The Colorado Property Management Specialists, Inc (CPMS) is the management company that was retained by your board of directors to oversee the day-to-day operations of your community.  The management team consists of Community Relations Coordinators which can answer almost any questions or direct you to the correct department, the Accounting department which can answer any questions you have about your assessments and/or payments, Licensed Community Managers are available to answer questions you may have on Covenant Enforcement and on what is needed to make changes to the exterior of your property. Our Community Managers strive to provide high-quality service to each owner in the community.

What are CC&R’s?

The Covenants, Conditions and Restrictions (CC&Rs) are the governing legal documents that set up the guidelines for the operation of the planned community as a non-profit corporation. The CC&Rs were recorded by the County recorder’s office of the County in which the property is located and are included in the title to your property. Failure to abide by the CC&Rs may result in a fine to a homeowner by the Association. The governing legal documents for the association may be viewed online within the Documents section of this site.

What are the Bylaws?

The Bylaws are the guidelines for the operation of the non-profit corporation. The Bylaws define the duties of the various offices of the Board of Directors, the terms of the Directors, the membership’s voting rights, required meetings and notices of meetings, and the principal office of the Association, as well as other specific items that are necessary to run the Association as a business. The Bylaws for the association may be viewed online within the Documents section of this site.

What is the Board of Directors?

The Homeowner’s Association again is a corporation and therefore a governing body that is required to oversee its business. The Board of Directors is elected by the homeowners, or as otherwise specified in the bylaws. The limitations and restrictions of the powers of the Board of Directors is outlined in the Association governing documents found within the Documents section of this site.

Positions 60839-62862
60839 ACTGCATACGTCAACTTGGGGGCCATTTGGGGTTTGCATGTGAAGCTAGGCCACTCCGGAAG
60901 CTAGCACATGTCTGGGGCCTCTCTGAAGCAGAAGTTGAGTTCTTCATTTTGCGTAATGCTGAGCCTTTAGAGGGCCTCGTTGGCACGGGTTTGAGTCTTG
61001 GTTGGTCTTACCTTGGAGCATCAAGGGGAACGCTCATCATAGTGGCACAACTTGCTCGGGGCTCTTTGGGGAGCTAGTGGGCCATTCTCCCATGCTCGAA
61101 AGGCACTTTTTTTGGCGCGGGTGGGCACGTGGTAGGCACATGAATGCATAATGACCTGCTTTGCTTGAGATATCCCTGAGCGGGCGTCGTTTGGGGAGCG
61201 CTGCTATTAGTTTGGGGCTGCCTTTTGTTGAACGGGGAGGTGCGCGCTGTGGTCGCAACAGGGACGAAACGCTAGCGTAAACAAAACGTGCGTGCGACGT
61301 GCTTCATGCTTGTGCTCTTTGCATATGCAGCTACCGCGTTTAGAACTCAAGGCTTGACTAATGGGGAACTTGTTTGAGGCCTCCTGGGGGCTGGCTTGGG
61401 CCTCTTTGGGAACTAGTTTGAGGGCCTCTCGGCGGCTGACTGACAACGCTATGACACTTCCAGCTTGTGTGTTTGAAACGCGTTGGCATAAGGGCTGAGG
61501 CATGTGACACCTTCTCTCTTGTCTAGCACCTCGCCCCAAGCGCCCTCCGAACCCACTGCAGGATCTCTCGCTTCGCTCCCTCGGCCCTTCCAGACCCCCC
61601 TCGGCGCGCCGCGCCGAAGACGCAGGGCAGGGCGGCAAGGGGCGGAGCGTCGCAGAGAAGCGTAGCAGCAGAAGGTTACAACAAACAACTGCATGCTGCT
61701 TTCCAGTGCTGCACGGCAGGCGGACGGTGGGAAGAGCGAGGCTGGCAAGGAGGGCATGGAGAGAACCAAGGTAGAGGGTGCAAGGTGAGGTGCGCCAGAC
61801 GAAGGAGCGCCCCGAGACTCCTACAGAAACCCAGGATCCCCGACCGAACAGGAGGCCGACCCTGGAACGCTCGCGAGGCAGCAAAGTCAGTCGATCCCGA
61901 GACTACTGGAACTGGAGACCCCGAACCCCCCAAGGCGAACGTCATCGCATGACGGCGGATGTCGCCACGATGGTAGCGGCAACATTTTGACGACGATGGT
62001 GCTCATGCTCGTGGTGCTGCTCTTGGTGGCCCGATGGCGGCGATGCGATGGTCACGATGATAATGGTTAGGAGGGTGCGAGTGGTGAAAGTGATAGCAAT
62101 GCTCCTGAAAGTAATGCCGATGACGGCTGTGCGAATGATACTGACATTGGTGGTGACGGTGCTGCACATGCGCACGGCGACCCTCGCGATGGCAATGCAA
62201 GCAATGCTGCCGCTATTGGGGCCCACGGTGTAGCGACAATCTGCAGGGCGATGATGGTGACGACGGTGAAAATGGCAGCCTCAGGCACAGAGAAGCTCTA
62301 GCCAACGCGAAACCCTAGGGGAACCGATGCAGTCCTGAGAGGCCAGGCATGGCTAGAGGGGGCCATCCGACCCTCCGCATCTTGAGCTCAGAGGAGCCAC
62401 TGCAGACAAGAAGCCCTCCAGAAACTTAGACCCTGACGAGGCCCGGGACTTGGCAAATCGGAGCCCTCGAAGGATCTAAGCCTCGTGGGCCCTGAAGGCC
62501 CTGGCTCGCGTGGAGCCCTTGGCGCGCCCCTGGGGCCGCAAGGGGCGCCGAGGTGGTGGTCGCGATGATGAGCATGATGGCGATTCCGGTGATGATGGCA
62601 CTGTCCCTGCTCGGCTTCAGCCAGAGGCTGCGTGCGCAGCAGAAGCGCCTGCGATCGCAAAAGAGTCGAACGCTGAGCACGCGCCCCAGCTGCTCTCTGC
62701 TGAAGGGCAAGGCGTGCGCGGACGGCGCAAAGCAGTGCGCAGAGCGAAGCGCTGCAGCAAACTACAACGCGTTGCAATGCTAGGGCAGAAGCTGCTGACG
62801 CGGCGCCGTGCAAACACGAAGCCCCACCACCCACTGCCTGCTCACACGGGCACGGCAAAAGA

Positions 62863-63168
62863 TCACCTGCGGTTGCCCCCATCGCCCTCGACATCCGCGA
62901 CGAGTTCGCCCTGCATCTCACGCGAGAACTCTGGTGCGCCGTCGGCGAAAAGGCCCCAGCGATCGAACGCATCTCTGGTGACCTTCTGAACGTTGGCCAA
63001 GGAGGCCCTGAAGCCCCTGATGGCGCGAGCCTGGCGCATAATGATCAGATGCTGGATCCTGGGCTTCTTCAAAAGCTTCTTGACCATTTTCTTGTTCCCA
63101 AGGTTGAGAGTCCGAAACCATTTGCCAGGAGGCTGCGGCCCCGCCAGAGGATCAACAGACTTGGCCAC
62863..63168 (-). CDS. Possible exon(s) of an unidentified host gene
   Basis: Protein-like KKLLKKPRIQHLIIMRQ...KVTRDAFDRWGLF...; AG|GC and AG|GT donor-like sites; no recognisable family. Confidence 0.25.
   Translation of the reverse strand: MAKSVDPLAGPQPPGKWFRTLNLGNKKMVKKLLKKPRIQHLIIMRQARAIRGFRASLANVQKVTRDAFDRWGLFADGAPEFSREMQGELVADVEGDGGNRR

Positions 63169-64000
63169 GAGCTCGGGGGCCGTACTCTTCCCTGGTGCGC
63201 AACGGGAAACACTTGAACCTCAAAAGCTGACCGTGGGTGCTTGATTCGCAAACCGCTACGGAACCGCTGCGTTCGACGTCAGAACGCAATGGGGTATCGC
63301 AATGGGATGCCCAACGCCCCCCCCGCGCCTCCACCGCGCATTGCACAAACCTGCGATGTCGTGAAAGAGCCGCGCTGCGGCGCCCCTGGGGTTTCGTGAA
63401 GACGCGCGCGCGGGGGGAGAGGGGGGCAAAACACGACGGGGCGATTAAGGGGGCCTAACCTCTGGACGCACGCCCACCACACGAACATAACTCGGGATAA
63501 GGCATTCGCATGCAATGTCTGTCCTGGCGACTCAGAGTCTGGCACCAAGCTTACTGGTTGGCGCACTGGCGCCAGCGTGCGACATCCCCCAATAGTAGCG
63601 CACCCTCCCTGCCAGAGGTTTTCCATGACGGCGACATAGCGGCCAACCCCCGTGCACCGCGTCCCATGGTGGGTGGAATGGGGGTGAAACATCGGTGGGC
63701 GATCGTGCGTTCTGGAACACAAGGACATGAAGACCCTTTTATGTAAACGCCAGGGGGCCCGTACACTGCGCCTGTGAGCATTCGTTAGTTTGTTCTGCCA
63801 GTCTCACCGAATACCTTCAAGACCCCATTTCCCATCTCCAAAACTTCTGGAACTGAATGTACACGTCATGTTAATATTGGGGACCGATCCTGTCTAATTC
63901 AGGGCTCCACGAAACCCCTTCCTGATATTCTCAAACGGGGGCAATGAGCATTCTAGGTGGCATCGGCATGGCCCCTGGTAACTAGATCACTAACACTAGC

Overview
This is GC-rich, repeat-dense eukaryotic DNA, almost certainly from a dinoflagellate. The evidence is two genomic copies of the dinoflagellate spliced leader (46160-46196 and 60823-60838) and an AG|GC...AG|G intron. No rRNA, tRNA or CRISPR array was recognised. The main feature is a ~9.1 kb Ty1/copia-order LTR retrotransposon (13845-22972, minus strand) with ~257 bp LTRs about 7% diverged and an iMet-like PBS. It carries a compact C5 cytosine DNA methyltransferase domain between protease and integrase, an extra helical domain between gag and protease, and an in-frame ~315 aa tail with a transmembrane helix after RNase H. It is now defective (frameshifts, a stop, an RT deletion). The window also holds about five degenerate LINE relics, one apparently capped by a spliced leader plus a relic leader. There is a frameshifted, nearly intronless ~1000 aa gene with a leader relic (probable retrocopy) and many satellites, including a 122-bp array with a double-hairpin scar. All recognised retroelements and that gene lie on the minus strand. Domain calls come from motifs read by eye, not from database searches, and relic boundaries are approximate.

Are Board Meetings open to all residents? If so, where and when are they held?

Yes. Notice of the time and place of any regular board meeting will be noted online on the Calendar page.  If a member wants to have a specific item placed on an agenda, the request needs to be in writing and received by the management company at least 10 days in advance of the meeting.

How do I register for the Communication Portal, often referred to as the Caliber Portal?

Click here (opens in new window) for instructions on how to register for the Portal.

What is a RIF and when do I need to complete one?

A RIF is a Residential Improvement Form that needs to be completed when doing any work on the exterior of your home (painting, deck, doors, windows, roof etc) or in your yard (landscaping, concrete, fence, patio, shed, play equipment etc) (front and/or back).  A RIF needs to be submitted even when doing like for like (painting, roof, windows, landscaping etc.).

The RIF can be found under Governing Documents or by clicking here.

Documents that need to be included with the RIF include but are not limited to: copies of Plans or Drawings, etc. If Painting of the Residence is requested, then “real” photographs (not printed on copy paper) of the house and adjacent houses, including those directly across the street MUST accompany the RIF. A Plot plan must be included for plantings, additions, decks, patios, gazebos, hot tubs, ramps, sheds etc.

What is my assessment?

The assessment is the periodic amount due from each homeowner to cover the operating expenses of the common area and provide for reserve funds for replacement of common facilities in future years. Associations assessment are imposed annually and the board sets the due date, depending on the governing board of directors, you may be permitted to pay monthly or quarterly and that information/details is provided with the annual coupons.  All assessments are due on or before the first of the month. Coupons are sent annually.  Monthly statements are not mailed as a reminder to pay your assessments.   A notice will be sent only as a reminder of the amount past due.

How do I pay my assessment?

Assessments are due on or before the 1st of the month.  For communities managed by CPMS, you can make your payments online.  If you haven’t created a log in account to access your account information please take a moment and do so at and click on “Resident Login”.  When you are logging into the communication portal for the first time, you will need to select the “create a login” link, this is directly under the user name and password area. Within the next screen, you must enter your account number and email address of your choice. The provided email address will be linked to your login record.  If pay outside the portal you will see a page that is similar to the image below.   Please note you are paying or creating an account directly with Alliance Association Bank.